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Title:Adhesion Testing Procedure For Hot-poured Crack Sealants
Author(s):Al-Qadi, Imad L.; Fini, Eli H.; Figueroa, Hector D.; Masson, Jean-François; McGhee, Kevin K.
Subject(s):Direct Tensile Test (DTT), crack sealing
Abstract:Crack sealing is a common pavement maintenance treatment because it extends pavement service life significantly. However, crack sealant often fails prematurely due to a loss of adhesion. Because current test methods are mostly empirical and only provide a qualitative measure of bond strength, they cannot predict sealant adhesive failure accurately. Hence, there is an urgent need for test methods based on bituminous sealant rheology that can better predict sealant field performance. This study introduces three laboratory tests aimed to assess the bond property of hot-poured crack sealant to pavement crack walls. The three tests are designed to serve the respective needs of producers, engineers, and researchers. The first test implements the principle of surface energy to measure the thermodynamic work of adhesion, which is the energy spent in separating the two materials at the interface. The work of adhesion is reported as a measure of material compatibility at an interface. The second test is a direct adhesion test, a mechanical test which is designed to closely resemble both the installation process and the crack expansion due to thermal loading. This test uses the Direct Tensile Test (DTT) machine. The principle of the test is to apply a tensile force to detach the sealant from its aggregate counterpart. The maximum load, Pmax, and the energy to separation, E, are calculated and reported to indicate interface bonding. The third test implements the principles of fracture mechanics in a pressurized circular blister test. The apparatus is specifically designed to conduct the test for bituminous crack sealant, asphalt binder, or other bitumen-based materials. In this test, a fluid is injected at a constant rate at the interface between the substrate (aggregate or a standard material) and the adhesive (crack sealant) to create a blister. The fluid pressure and blister height are measured as functions of time; the data is used to calculate Interfacial Fracture Energy (IFE), which is a fundamental property that can be used to predict adhesion. The stable interface debonding process makes this test attractive. This test may also provide a means to quantify other factors, such as the moisture susceptibility of a bond. In addition, the elastic modulus of the sealant and its residual stresses can be determined analytically. While the direct adhesion test is proposed as part of a newly developed performance-based guideline for the selection of hot-poured crack sealant, the blister test can be used to estimate the optimum annealing time and installation temperature.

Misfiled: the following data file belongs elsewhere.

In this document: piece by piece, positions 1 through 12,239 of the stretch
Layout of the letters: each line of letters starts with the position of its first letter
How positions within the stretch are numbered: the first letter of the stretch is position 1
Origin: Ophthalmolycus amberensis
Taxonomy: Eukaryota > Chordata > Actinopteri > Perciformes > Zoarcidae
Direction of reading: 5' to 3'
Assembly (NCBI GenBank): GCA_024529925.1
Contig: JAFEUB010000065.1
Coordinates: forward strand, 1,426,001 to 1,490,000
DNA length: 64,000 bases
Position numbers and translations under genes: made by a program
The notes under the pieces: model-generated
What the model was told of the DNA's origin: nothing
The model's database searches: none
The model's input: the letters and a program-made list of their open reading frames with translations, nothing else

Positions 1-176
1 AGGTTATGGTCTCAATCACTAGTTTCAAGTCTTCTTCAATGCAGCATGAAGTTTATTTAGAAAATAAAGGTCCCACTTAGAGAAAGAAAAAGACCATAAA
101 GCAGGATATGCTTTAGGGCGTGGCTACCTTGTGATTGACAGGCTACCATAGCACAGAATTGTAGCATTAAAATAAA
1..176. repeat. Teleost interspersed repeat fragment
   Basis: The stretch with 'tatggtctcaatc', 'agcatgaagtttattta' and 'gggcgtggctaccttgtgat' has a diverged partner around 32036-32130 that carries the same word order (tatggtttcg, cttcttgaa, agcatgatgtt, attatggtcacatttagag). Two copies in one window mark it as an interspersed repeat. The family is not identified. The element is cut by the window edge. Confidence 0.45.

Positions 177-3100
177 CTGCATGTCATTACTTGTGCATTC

Issue Date:2008-11
Series/Report:ICT-08-026 UILU-ENG-2008-2014
Genre:Technical Report
Publication Status:published or submitted for publication
Peer Reviewed:not peer reviewed
Sponsor:Federal Highway Administration VTRC Project # 67775 TPF-5(045)
Rights Information:No restrictions. This document is available to the public through the National Technical Information Service, Springfield, Virginia 22161
Date Available in IDEALS:2013-11-07

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